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April 29, 2010

RESEARCH: CARB cool cars regulation put on ice

With environmental issues in mind, better fuel economy and reduced emissions have long since been a priority for the automotive industry, writes Matthew Beecham. New glass technologies are being developed and existing technologies adapted to help the industry meet these challenges.

With environmental issues in mind, better fuel economy and reduced emissions have long since been a priority for the automotive industry, writes Matthew Beecham. New glass technologies are being developed and existing technologies adapted to help the industry meet these challenges.

For over a year, the California Air Resources Board (CARB) has been working on a regulation, (known as the “Cool Cars Regulation”) to reduce the amount of heat entering a vehicle from the sun by mandating solar reflective glass.  Last June, CARB voted to adopt a regulation that will require new cars sold in California, starting in 2012, to have windows that reflect or absorb the sun’s heat-producing rays.

The regulation is designed to help keep cars cooler, increase their fuel efficiency and reduce global warming pollution, according to CARB.

CARB estimates that cooler cars mean less air conditioning thereby increasing fuel efficiency and preventing about 700,000 metric tons of carbon dioxide from entering the atmosphere in 2020 – roughly the equivalent of taking 140,000 cars off the road for a year.

Despite the apparent environmental benefits, concerns about the regulation have been expressed by a number of different industry groups.  Their fears concerned, amongst other things, electromagnetic interference.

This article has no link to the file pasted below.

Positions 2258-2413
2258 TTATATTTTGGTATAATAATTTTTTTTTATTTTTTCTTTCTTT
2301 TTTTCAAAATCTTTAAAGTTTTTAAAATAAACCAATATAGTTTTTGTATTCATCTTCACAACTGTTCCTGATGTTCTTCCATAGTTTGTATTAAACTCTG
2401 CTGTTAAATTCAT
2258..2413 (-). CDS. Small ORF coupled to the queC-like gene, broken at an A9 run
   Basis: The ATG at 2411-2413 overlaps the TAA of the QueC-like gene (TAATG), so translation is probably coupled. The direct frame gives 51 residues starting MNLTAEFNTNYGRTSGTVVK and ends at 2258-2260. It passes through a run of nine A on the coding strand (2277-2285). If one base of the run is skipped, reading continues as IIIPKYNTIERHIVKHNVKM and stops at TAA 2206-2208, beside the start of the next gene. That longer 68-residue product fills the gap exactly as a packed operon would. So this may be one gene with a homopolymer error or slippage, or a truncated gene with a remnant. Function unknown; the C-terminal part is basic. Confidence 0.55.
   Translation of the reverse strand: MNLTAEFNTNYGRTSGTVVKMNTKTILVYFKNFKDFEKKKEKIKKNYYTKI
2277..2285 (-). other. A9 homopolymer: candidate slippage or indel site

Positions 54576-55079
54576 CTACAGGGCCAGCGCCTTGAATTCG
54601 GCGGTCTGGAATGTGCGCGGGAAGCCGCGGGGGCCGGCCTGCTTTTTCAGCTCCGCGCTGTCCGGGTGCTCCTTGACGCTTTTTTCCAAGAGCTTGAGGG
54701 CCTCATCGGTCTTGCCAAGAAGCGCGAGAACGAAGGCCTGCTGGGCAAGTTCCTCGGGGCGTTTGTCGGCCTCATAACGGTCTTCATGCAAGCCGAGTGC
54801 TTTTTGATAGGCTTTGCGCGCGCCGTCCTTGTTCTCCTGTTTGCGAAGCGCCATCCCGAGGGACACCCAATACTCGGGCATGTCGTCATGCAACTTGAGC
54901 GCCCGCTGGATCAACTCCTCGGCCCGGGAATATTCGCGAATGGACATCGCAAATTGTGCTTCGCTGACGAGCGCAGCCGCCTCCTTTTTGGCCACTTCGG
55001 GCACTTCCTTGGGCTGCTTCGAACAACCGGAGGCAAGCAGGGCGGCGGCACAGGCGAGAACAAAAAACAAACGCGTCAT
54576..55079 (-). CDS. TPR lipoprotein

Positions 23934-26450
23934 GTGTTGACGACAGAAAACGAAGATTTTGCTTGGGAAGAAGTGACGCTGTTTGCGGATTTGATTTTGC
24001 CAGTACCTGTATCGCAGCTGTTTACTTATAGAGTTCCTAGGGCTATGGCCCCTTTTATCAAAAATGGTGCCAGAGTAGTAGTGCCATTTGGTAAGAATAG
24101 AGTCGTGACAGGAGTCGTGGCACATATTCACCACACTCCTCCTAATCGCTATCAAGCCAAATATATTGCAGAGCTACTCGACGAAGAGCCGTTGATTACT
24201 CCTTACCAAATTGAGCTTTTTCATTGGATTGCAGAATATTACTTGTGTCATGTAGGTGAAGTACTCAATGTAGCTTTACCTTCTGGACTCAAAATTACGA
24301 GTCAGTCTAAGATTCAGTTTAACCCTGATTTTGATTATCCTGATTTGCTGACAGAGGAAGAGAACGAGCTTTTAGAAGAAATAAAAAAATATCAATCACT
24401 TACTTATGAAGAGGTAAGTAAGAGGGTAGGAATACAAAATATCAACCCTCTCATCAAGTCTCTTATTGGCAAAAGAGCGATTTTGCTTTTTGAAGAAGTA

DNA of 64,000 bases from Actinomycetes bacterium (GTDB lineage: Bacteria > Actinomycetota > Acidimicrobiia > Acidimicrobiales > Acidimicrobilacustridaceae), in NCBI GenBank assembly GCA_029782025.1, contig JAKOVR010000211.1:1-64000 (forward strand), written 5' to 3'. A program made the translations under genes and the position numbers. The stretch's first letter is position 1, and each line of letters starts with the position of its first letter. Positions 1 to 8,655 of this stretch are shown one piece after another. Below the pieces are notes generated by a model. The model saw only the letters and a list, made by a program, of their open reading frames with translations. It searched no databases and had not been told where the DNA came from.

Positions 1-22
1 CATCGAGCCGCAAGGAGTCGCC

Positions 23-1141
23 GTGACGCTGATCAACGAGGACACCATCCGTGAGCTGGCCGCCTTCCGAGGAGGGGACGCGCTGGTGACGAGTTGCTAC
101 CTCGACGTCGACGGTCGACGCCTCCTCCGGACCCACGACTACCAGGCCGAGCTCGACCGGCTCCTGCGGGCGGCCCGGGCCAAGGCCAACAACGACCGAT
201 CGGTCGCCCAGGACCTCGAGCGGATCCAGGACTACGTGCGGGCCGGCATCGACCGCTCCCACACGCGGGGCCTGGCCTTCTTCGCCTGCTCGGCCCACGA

In a dramatic u-turn, CARB recently announced that it would not enact these regulations based on concerns from stakeholders that they might impact electronic device performance.

In a statement, CARB said:  “After listening to this input and accounting for the legal deadline to finalise the rule, we are announcing that the AB32 “cool cars” rulemaking will cease.  Instead, the Board will pursue a performance-based approach as part of its vehicle climate change programme to reduce CO2 from air conditioning and provide cooler car interiors for California motorists.”

Among those companies closely involved in contributing and shaping the regulation is Solutia Inc.  Wing Kwang, global automotive business director, Solutia Inc, told just-auto: “While the California Air Resource Board’s proposed Cool Cars Regulation has been suspended, we are glad that it has not been scrapped altogether, but rather be incorporated, with a performance-based approach to cooling vehicle interiors, into the next iteration of the light-duty motor vehicle greenhouse gas regulations for 2017 and later model years. While the performance-based approach will not be confined to glazing, as the original regulation, we believe that advanced solar glazing will provide automotive engineers with cost effective solutions for reducing heat build-up in vehicles – and therefore reducing CO2 emissions and improving fuel efficiency.”

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